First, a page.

Principles of Agile
Agile is an umbrella term for a family of methodologies such as Extreme Programming (XP), Scrum, Crystal, Feature-Driven Development (FDD), DSDM, and others. Agile offers several paradigm-shifting concepts, including a project management approach based on frequent inspection and adaptation, teamwork, self-organization and accountability; a business approach that aligns development more closely with customer needs; and a set of software engineering practices for rapid delivery of high-quality code.
Agile focuses on providing a continuous flow of value to the business, thus minimizing project risks and increasing ROI
Agile methods aim to address systemic challenges that have long plagued software development projects, such as late delivery, scope creep, endemic cost overruns, cumbersome and expensive change management process (especially late into the project), insufficient quality and low customer satisfaction. Successful implementations of Agile processes also challenge the immutability of the ‘iron triangle’ – cost, schedule, and scope – without sacrificing software quality.
All Agile methods are based on a set of fundamental principles that set them apart from the traditional (waterfall) approach to software development:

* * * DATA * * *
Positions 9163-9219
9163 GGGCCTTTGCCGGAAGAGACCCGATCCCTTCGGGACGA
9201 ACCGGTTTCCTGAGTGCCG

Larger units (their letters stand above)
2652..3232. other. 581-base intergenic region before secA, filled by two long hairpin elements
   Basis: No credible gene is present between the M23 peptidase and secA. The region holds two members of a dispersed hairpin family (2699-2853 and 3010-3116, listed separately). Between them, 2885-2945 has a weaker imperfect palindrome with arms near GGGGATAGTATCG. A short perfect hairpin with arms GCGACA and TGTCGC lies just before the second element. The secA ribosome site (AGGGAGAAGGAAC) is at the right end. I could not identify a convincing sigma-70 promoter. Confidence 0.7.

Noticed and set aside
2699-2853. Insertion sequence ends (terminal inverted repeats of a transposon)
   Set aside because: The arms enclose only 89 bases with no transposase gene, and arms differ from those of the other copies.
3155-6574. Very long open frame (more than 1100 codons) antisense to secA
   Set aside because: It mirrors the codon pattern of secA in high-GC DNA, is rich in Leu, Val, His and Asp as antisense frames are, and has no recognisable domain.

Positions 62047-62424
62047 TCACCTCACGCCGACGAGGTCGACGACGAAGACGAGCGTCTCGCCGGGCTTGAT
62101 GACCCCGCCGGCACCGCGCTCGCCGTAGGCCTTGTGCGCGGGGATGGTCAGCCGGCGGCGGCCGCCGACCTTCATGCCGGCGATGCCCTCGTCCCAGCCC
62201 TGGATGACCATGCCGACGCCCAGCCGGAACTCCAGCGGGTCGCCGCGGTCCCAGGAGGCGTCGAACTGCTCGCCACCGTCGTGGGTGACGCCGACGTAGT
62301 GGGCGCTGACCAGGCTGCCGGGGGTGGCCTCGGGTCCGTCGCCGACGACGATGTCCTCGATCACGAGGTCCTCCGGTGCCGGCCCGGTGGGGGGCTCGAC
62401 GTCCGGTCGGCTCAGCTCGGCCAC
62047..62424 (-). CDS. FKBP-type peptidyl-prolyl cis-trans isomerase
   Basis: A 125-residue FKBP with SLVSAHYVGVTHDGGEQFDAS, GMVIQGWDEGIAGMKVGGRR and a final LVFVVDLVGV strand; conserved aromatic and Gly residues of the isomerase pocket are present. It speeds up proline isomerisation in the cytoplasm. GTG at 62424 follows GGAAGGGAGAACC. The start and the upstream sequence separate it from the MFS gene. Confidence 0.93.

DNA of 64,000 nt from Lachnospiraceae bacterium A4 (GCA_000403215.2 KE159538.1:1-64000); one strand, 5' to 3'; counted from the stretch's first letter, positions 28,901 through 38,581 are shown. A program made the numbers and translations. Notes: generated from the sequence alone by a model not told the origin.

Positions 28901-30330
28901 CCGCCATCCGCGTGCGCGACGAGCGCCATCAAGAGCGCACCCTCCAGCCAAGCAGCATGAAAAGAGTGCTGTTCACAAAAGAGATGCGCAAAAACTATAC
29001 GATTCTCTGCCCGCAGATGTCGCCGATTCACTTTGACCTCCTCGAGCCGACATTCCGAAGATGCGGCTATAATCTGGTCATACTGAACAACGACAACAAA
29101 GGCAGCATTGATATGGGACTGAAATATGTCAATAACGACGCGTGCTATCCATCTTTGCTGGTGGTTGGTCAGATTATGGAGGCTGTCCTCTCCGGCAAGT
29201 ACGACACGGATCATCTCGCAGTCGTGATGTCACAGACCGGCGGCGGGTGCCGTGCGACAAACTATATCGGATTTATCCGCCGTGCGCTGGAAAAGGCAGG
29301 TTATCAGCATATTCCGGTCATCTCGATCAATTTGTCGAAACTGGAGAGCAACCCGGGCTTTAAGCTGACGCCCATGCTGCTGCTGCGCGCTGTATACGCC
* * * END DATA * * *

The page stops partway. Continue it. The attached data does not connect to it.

- Software is delivered incrementally and iteratively
- This incremental development is organized and prioritized around business value
- Only tested, working software is considered the real measure of progress
- Changes in requirements are welcomed, even late in development
- Delivery iterations are kept short (weeks rather than months)
- Customers/business users and developers interact and cooperate closely (if possible, daily)
- Simplicity is emphasized in design and implementation
- Projects are built around motivated, competent, self-organizing cross-functional teams
- Continuous attention is paid to technical excellence and good design
- Teams reflect regularly and adapt the process to new circumstances
Unlike waterfall, where all of the software is only delivered at the end of the project, Agile’s incremental, iterative approach focuses on providing a continuous flow of value to the customer, thus minimizing project risks and increasing return on investment. Agile is designed to manage the inherent uncertainty of software development and to keep the cost of change as low as possible.